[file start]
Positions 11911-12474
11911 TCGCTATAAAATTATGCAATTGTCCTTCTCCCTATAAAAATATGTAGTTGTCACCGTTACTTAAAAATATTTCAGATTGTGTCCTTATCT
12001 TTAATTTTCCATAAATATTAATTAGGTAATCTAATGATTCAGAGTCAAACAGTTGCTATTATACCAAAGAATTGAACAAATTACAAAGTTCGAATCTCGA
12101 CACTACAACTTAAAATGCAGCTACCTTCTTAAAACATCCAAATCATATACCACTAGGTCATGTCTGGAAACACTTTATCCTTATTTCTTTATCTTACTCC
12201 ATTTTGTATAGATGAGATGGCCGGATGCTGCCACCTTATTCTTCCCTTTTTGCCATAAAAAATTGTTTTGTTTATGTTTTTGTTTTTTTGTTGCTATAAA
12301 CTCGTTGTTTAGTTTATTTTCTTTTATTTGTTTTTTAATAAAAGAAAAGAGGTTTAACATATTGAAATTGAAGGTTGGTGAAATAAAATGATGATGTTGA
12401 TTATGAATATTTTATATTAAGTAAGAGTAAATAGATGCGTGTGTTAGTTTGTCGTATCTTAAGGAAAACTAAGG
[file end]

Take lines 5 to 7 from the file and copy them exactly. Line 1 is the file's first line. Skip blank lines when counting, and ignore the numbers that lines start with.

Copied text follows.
12201 ATTTTGTATAGATGAGATGGCCGGATGCTGCCACCTTATTCTTCCCTTTTTGCCATAAAAAATTGTTTTGTTTATGTTTTTGTTTTTTTGTTGCTATAAA
12301 CTCGTTGTTTAGTTTATTTTCTTTTATTTGTTTTTTAATAAAAGAAAAGAGGTTTAACATATTGAAATTGAAGGTTGGTGAAATAAAATGATGATGTTGA
12401 TTATGAATATTTTATATTAAGTAAGAGTAAATAGATGCGTGTGTTAGTTTGTCGTATCTTAAGGAAAACTAAGG